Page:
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This version of NSU News has been archived as of February 28, 2019. To search through archived articles, visit nova.edu/search. To access the new version of NSU News, visit news.nova.edu.

This version of SharkBytes has been archived as of February 28, 2019. To search through archived articles, visit nova.edu/search. To access the new version of SharkBytes, visit sharkbytes.nova.edu.

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Division of Public Relations and Marketing Communications
Nova Southeastern University
3301 College Avenue
Fort Lauderdale, Florida 33314-7796

nova.edu/prmc

SharkBytes Archives

Contact

Division of Public Relations and Marketing Communications
Nova Southeastern University
3301 College Avenue
Fort Lauderdale, Florida 33314-7796

(954) 262-5353
(800) 541-6682 x25353
Fax: (954) 262-3954
communications@nova.edu

Dr. Kiran C. Patel College of Allopathic Medicine to Launch Healthy Eating Education Program for Caribbean Population

Members of the project team from left to right: Regine Kanski, division director, Broward Regional Health Planning Council; Dr. Angelika Schlanger, public health specialist, UF/IFAS Extension Family Nutrition Program; Alyssa K. Eason, director of student licensing and credentialing, NSU MD; Kristen Sooklal, program coordinator, NSU MD; Dr. Farzanna S. Haffizulla, assistant dean for community and global health, NSU MD; Dr. George L. Hanbury II, President and CEO, NSU

Members of the project team from left to right: Regine Kanski, division director, Broward Regional Health Planning Council; Dr. Angelika Schlanger, public health specialist, UF/IFAS Extension Family Nutrition Program; Alyssa K. Eason, director of student licensing and credentialing, NSU MD; Kristen Sooklal, program coordinator, NSU MD; Dr. Farzanna S. Haffizulla, assistant dean for community and global health, NSU MD; George L. Hanbury II, President and CEO, NSU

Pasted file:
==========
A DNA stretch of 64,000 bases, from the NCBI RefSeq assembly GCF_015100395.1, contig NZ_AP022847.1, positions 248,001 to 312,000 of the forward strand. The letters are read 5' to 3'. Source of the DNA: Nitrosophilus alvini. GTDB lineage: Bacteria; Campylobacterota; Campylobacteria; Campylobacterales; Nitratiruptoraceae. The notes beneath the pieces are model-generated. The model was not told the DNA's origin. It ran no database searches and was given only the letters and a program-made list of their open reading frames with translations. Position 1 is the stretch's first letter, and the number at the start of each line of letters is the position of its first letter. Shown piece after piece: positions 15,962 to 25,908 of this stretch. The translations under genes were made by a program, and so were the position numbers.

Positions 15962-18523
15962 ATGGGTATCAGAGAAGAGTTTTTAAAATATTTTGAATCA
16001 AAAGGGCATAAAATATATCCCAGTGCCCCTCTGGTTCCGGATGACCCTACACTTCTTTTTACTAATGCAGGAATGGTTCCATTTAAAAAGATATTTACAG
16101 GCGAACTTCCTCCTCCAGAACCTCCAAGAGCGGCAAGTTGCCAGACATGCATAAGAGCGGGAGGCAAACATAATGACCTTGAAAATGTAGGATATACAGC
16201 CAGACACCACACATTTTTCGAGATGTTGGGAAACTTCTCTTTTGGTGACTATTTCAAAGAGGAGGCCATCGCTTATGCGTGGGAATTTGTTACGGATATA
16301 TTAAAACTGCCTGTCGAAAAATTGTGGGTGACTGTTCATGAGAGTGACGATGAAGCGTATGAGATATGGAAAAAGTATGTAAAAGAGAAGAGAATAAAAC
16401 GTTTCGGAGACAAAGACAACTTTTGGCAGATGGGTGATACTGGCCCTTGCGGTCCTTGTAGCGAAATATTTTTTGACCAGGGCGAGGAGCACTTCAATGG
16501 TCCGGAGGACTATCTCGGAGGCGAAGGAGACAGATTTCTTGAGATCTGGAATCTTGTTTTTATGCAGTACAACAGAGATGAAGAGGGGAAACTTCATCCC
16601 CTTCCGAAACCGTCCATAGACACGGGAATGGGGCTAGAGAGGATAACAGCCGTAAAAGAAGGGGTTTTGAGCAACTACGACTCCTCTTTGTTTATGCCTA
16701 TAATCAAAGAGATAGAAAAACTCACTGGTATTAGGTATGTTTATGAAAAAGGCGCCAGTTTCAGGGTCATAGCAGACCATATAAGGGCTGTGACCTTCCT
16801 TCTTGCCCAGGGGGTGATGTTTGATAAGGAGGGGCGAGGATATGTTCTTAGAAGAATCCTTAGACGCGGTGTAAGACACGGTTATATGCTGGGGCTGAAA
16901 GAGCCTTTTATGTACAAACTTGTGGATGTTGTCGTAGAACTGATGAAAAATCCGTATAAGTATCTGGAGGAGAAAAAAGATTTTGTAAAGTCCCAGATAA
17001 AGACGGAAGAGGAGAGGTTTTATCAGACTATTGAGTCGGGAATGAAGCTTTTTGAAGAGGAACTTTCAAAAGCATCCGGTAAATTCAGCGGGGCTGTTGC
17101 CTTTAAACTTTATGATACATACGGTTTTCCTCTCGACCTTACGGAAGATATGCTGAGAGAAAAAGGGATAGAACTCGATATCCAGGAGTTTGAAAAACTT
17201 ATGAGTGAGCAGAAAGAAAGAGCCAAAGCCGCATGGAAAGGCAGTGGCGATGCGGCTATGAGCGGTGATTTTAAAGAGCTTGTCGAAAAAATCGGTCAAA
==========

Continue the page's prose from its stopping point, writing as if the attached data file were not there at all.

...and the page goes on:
Broward County has the fourth largest population of Caribbean immigrants in the United States, with approximately 255,600 individuals from different island nations who speak a variety of languages and have diverse cultural health beliefs and practices. With poor nutrition as a contributing factor, many of these individuals are at risk of obesity, which can result in major health complications such as diabetes, heart disease, hypertension, and stroke.

The NSU Dr. Kiran C. Patel College of Allopathic Medicine (NSU MD) is partnering with several community organizations to develop a targeted, culturally appropriate educational communication campaign focused on improving nutrition among the Caribbean immigrant population in Broward County. The team plans to adapt the National Institutes of Health’s Go, Slow, Whoa materials to focus on foods that are commonly used in Caribbean diets.

“Our project addresses health equity and is projected to improve the health of our Caribbean residents in Broward County,” said Farzanna Haffizulla, M.D., FACP, FAMWA, principal investigator and NSU MD assistant dean for community and global health. “This educational outreach campaign is the first one of its kind and will use Go, Slow, Whoa with the familiar traffic light colors to categorize healthy Caribbean food choices.”

The evidence-based intervention provides guidelines that designate whether a food or beverage should be chosen frequently (Go = green), less often (Slow = yellow), or rarely (Whoa = red) based on content of nutrients, sodium, fat, and sugar. This system is designed to be used in a variety of food service areas, including retail outlets, restaurants, vending machines, and cafeterias.

The initial phase of this research project is supported by a grant from the NSU Quality of Life Council. Community partners include the Florida Department of Health in Broward County, Broward Regional Health Planning Council, YMCA, Children Services Council, Family Nutrition Project – Broward Division, Broward County Libraries, and Broward Sheriff’s Office.